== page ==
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I feel a little bad that I'm posting about games.  (Isn't this supposed to be a candy blog?  one that I let die?  accidentally on purpose?)

But oh well, I support Aeria =).  I've played Stone Age2, Megaten CB and...Dream of Mirror Online (DoMO). 

Stone age 2 is a cutesy game.  I like the fact that you can catch pets and use them to fight; you do start off with one pet.  I felt it was a bit too simplistic though, both in terms of graphics and the lack of storyline.  Also, the lack of an expandable map was a little annoying.  I like to see where I'm going so I don't accidentally run into monsters that are 5 levels above me.  I don't think there were monster markers either...you just...ran into them and had to fight them or run away.  I also did Megaten for a while (I can't remember the full name, but it's on the Aeria website).  It has a pretty good game design.  The tutorial at the beginning really helped.  I didn't get very far unfortunately, because realistic first-person games tend to make me dizzy.  

Finally, DoMO...the game that eats up so much of my time >_>  I've never done PvP in the game, so I can only comment on PvE.  One of the most common complaints I've heard is it's hard to make money and/or it's hard to solo.  But maybe that's part of the game design, it is supposed to be a social MMO.  Personally, I think it's a pretty newbie friendly game.  Navigation is simple, and the introductory quests tell you a lot about how the game works.  I have 2 reasons why I'm still on this game.  1) The people I've met are mostly great and helpful and genuinely interesting people.  and 2) the fact you can train a bunch of different jobs, and sub skills from those different jobs under one job means things are never boring.  There are so many combinations that you can mix things up and find what you like. 

So, if you need an MMO to kill time, play domo =3

-points at link- http://www.aeriagames.com/


I love UHA.  Of all three brands I commonly see (UHA, Morinaga and Meiji), I'll almost always go with UHA.  It's because I fell in love with their Puccho candy (I'll get around to writing about that someday).  Now I started learning Japanese, I can actually read the hiragana and/or katakana on the packaging.  Anyway.

The package is a bright fucshia color.  I think they changed the packaging though; at least, it's not the same as the one on their website, and I don't remember seeing this packaging before.  When you open it, you get that grape candy smell.
< beside a very tarnished Canadian penny
The candy itself is sour.  Like, really sour.  Like, burn-your-tongue-and-throat-with-acid sour.  The candy is smaller than a penny.  It's covered in this white, rough coating, and I think that's the sour part.  And then you get to the grape part and it becomes much sweeter.  I'm not a big fan of grape flavored candy in general, but this one is okay.  It doesn't taste like cold medicine or whatever synthetic fluid they call grape juice is.  It tastes a bit like Concord grapes.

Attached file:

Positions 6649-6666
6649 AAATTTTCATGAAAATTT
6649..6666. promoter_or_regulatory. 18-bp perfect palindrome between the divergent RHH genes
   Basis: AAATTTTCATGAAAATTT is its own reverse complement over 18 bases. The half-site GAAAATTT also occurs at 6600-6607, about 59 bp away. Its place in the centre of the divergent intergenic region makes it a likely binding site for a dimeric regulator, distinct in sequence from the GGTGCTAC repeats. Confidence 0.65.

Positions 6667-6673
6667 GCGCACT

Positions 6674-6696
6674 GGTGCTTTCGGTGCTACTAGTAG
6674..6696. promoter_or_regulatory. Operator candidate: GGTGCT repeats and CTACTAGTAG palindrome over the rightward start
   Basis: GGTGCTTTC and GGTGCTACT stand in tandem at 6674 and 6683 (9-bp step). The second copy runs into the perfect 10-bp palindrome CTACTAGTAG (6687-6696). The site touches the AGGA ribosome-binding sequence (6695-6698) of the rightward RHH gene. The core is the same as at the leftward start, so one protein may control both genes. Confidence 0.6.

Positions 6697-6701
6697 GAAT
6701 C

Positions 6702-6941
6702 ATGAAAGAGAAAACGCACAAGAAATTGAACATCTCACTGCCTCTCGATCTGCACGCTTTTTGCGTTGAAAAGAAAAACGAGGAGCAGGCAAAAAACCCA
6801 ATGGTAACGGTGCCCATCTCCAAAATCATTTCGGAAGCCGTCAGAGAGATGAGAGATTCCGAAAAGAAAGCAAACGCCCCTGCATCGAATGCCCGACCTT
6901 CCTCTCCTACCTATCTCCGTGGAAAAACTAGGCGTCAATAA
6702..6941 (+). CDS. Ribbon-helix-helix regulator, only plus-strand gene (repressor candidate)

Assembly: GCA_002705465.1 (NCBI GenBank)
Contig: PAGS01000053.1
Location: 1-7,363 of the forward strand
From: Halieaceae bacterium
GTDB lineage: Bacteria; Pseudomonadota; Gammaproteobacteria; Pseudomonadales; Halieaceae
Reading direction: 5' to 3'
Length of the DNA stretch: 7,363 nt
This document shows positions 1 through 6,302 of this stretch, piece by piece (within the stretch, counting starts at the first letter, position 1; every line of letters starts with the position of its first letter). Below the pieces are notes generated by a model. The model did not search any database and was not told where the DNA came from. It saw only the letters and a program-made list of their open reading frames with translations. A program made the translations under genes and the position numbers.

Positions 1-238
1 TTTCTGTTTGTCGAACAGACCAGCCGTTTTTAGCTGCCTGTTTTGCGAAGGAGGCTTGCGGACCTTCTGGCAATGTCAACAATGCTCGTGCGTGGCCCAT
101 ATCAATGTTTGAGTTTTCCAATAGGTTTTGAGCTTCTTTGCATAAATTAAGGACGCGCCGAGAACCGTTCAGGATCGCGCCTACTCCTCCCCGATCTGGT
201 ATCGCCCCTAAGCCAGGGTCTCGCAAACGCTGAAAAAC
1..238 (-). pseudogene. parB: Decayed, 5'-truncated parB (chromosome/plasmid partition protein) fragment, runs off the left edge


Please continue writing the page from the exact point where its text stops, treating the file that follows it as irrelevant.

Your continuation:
The gummy itself is way harder than most gummies I've had.  It's not like gummi bears, which you can decapitate in one bite.  It's tough and you can chew at it for quite a while.  I don't mind the flavor or the texture that much.  I tend to just chew away at them without really paying attention to how many I've eaten, but I wouldn't really make this part of my regular candy stash.

Taste: 7/10
Design: 7/10
Aroma: 6/10
Texture: 6.5/10



Green and Black's

While I'm on the subject of chocolate, especially organic chocolate, I thought of Green & Black's Organic chocolate.  I think it was the first organic chocolate I ever had.  I used to eat a lot of Lindt chocolate bars or LIndor, and before that, I basically just ate cheap, mass-produced chocolate.

I've only tried two of their bars: Mayan Gold and Mint. 

I'm not a big fan of mint chocolate.  They usually tend to go too heavy on the mint or too heavy on the chocolate.  I especially don't like mint chocolate with the sticky liquidy fillings (maybe that's why I'm not a big fan of Twix or Caramilk).  First of all, it's sticky, which means it's messy.  Second of all, the filling is usually slightly gritty for some reason or other, and I don't like the texture of it in my mouth. 

However, Green and Black's is definitely a noteworthy exception.  I was in the car when I opened the bar and the whole car instantly had a really strong smell of mint chocolate.  It was quite a nice smell.  The chocolate bar has a liquid filling but the mint doesn't overpower the chocolate taste or vice versa.  They complement each other; Green and Black's definitely lived up to their claim.  Also, the filling is not gritty!  That makes me happy.  This is one mint chocolate bar I'd recommend people try.